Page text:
Monday, July 27, 2009

Acting White: Little White Lie?

I thought I was done with this, but...

I just read A CNN article (here), where the attorney, Wendy Murphy, of the woman, Lucia Whalen, who made the 911 call on Professor Gates is emphatic that her client never spoke to Officer Crowley prior to Crowley's approach to the Gates house, as clearly stated in Crowley's police report of the incident. Crowley states in his report that she described two black men with backpacks forcing the door. Huh? The 911 taped showed that neither did the witness (Whalen) identify the men at the Gates door, other than to say they were large and one looked Hispanic. Hmmm... let's see, not black, no backpacks, no sidewalk conversation, and a 'concerned' 911. So the question is why fib the report? And what was he teaching in that academy racial-profiling class, exactly? (Your honor I object to that question - withdrawn). Now I'm not saying anybody is stupid or lying (that would be stupid), I'm just looking for a story that can stand up straight, OK?

James C. Collier


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Anonymous said...

A better question is: why does Whalen feel the need to speak through an attorney on this issue? What is she afraid of?

I've heard the 911 call and I know she didn't say black over the phone. That seems clear. But once again you're taking Gates' side and automatically believing anything that hints at possible wrongdoing by the police. Did it occur to you that this poor crime-reporting lady is now in serious hot water with her employer? Are you aware that the political correctness police employ no independent judges, juries, or executioners?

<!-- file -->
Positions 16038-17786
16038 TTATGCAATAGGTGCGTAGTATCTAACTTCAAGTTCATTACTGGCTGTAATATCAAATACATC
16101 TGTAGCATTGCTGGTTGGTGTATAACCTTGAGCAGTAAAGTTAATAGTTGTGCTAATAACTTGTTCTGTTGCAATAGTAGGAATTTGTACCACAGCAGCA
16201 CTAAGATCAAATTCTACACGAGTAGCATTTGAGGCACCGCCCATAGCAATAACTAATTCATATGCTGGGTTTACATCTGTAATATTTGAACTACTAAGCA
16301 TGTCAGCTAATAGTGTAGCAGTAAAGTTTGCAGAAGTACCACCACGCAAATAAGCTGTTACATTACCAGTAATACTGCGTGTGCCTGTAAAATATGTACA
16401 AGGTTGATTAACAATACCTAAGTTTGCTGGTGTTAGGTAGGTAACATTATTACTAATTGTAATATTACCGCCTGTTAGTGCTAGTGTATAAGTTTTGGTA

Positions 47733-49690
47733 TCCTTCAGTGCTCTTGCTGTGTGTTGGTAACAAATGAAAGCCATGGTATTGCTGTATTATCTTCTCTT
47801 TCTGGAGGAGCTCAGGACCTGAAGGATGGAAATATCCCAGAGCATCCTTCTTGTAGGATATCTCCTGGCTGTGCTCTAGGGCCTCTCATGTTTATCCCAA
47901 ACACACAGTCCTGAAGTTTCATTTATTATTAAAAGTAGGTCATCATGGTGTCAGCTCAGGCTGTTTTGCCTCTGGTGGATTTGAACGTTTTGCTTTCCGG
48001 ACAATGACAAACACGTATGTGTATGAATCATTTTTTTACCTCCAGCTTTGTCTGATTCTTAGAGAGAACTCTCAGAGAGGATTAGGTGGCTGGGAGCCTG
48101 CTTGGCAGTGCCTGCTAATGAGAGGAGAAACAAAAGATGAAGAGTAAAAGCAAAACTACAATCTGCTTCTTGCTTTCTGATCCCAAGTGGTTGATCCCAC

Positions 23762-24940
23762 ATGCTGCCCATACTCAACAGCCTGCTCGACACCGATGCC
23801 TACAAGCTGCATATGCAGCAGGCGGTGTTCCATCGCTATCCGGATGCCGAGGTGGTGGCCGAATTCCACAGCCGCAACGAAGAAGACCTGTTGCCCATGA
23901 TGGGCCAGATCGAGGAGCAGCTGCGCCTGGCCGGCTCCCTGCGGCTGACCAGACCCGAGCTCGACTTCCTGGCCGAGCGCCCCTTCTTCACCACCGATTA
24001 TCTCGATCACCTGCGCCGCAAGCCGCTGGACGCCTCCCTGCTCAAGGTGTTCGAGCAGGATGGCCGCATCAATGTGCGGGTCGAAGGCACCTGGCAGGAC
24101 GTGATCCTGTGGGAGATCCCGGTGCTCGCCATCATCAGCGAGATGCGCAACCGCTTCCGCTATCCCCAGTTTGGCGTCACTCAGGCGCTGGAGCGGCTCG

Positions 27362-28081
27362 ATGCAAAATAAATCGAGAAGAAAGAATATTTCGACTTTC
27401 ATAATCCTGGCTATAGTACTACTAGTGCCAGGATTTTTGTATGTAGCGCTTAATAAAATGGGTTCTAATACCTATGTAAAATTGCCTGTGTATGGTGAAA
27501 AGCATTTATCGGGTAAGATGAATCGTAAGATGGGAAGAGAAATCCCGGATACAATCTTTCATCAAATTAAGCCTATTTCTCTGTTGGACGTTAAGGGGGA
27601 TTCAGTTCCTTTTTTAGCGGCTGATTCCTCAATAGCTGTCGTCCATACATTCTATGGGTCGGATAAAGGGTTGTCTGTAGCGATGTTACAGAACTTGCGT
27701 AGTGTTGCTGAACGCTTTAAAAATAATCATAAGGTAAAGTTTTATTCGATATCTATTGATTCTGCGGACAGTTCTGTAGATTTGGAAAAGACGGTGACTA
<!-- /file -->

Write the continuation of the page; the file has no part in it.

Anonymous said...

It is interesting to note how this story (the real story, not the public perception) has not played out as white vs. black, as everyone wanted to believe, but as Police vs. Harvard.

James C. Collier said...

Anon 3:21, Getting an attorney should not signify greater or lesser truthfulness, but rather protection. If she differs with Crowley on what happened, getting a lawyer is probably prudent. Gates has already praised the previous behavior (of Whalen) that matches what Crowley put into the report, so I do not see why she would feel compelled to re-cast it. Your Harvard threat does not seem to exist. So, again I ask, why would Crowley fib the report?